Right now I’m having a hard time composing this in a cohesive, slick way, because I’m listening to one of my favorite Ensemble songs:

Every time we do this song I feel the bottoms of my feet lifted up through my belly, and I end up weeping to the point of almost not being able to sing. It epitomizes Glide to me. If you have time, you should listen to it. If you don’t believe in a God, translate the biblical “He” or “Him” to “love”, or “community”, or “family”, or “that thing that passes between human beings in rare moments of openness and courage, when even strangers feel like brothers”. Think about a time when someone or something has grounded you, saved you from drowning, kept your head up, picked up your pieces. If it’s a divine someone or something, cool. If it’s not, cool. The point is that we all need to hear a kind and beautiful voice tell us to “hold on, don’t let go”. I think what I’ve been trying to say in all these many, many words over these many, many months is simply this: Whatever it is that convinces you to hold on, don’t let go, is worthy of praise and respect.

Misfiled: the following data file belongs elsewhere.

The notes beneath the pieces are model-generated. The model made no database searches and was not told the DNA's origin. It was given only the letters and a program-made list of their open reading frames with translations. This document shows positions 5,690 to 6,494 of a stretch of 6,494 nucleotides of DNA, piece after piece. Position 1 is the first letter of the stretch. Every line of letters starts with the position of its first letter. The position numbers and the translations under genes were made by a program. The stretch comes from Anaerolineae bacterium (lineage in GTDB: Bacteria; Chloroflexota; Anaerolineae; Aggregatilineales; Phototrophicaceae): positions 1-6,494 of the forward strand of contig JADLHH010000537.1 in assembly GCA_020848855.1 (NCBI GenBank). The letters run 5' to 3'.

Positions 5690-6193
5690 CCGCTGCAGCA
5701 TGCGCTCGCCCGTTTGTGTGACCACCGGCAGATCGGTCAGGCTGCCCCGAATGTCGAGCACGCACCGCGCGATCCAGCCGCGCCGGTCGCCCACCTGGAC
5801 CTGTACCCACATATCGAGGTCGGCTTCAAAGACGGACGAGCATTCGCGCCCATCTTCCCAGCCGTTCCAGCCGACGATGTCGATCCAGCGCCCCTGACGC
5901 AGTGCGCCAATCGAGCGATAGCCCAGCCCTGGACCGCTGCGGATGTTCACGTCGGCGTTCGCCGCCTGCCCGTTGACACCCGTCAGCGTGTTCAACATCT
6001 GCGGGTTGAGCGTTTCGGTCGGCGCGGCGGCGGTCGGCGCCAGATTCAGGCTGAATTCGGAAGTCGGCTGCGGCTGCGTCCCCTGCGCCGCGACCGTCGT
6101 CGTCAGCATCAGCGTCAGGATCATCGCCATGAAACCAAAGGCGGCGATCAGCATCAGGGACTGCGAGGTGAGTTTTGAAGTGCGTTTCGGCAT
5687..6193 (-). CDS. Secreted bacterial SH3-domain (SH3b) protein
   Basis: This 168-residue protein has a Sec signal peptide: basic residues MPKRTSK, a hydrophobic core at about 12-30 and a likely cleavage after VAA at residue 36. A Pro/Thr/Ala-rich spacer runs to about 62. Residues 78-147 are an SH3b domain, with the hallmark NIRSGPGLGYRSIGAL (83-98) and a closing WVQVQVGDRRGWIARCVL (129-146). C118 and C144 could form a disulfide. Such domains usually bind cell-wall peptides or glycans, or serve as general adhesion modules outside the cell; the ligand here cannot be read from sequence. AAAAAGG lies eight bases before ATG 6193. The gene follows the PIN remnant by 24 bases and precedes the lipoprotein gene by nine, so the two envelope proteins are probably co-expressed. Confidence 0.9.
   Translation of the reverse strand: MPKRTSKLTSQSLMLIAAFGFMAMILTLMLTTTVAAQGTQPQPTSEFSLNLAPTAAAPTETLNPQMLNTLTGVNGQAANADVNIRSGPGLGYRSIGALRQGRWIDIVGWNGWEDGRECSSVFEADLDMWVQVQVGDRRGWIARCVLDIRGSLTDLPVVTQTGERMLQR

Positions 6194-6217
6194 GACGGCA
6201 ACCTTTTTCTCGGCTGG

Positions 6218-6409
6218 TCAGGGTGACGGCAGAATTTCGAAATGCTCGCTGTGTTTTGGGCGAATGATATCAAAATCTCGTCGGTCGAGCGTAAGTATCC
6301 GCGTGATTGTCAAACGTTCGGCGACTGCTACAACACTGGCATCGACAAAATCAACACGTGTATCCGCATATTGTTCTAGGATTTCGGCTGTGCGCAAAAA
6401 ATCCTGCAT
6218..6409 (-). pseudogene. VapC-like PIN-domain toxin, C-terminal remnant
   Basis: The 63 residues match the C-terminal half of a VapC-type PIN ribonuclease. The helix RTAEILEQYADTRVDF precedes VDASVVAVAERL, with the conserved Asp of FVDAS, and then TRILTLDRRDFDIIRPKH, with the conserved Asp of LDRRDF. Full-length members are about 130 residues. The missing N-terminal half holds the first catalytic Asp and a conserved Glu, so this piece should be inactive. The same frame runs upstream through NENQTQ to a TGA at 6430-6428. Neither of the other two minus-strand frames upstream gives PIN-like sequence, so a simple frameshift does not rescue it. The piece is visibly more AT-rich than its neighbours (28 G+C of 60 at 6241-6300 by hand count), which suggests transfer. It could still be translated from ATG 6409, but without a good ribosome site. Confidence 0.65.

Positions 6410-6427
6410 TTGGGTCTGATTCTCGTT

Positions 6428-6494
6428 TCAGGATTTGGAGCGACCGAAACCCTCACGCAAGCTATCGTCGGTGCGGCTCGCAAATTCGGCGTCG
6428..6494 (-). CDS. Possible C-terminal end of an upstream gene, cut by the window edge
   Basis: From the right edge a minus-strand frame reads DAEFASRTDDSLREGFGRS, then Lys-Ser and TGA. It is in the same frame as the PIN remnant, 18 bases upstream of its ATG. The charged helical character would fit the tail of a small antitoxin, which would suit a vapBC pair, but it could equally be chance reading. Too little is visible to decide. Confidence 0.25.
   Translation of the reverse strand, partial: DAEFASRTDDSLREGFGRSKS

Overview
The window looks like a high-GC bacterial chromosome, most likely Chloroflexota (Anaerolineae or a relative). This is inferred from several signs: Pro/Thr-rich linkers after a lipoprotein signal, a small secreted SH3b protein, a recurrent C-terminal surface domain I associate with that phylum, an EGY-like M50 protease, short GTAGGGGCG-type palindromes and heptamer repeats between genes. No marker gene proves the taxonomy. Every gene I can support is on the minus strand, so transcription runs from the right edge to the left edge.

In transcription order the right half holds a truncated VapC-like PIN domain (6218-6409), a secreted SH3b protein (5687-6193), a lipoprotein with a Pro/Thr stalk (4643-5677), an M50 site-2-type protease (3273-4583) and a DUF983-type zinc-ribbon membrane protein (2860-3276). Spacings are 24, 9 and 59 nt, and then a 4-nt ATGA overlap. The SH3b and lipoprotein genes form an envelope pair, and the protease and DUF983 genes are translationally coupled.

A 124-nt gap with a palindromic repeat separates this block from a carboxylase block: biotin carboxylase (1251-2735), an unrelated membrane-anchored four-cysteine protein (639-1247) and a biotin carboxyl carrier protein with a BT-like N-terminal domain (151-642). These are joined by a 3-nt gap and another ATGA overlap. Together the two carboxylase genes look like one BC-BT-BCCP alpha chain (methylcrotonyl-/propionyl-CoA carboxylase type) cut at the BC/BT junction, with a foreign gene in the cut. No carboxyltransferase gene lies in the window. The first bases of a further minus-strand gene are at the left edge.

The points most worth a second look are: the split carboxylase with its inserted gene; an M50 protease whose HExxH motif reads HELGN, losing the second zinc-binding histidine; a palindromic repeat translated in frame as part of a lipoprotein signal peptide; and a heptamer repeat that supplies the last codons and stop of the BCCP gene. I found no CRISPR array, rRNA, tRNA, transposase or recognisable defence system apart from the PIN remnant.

To all my brothers and sisters who are hanging by a thread, hold on. Don’t let go.

You Too Can Look Cute in a Hairnet: Serving Breakfast at Glide

I finally bit the early morning bullet to volunteer serving breakfast at Glide. I am a little delirious writing this – Your Friendly Neighborhood Atheist does not really DO 6am – but maybe delirious is the appropriate state to fully appreciate the churning controlled chaos that takes place below the sanctuary three times a day, every day. It is truly amazing what they accomplish down there, with limited resources and lines that grow by the hundreds of thousands every year.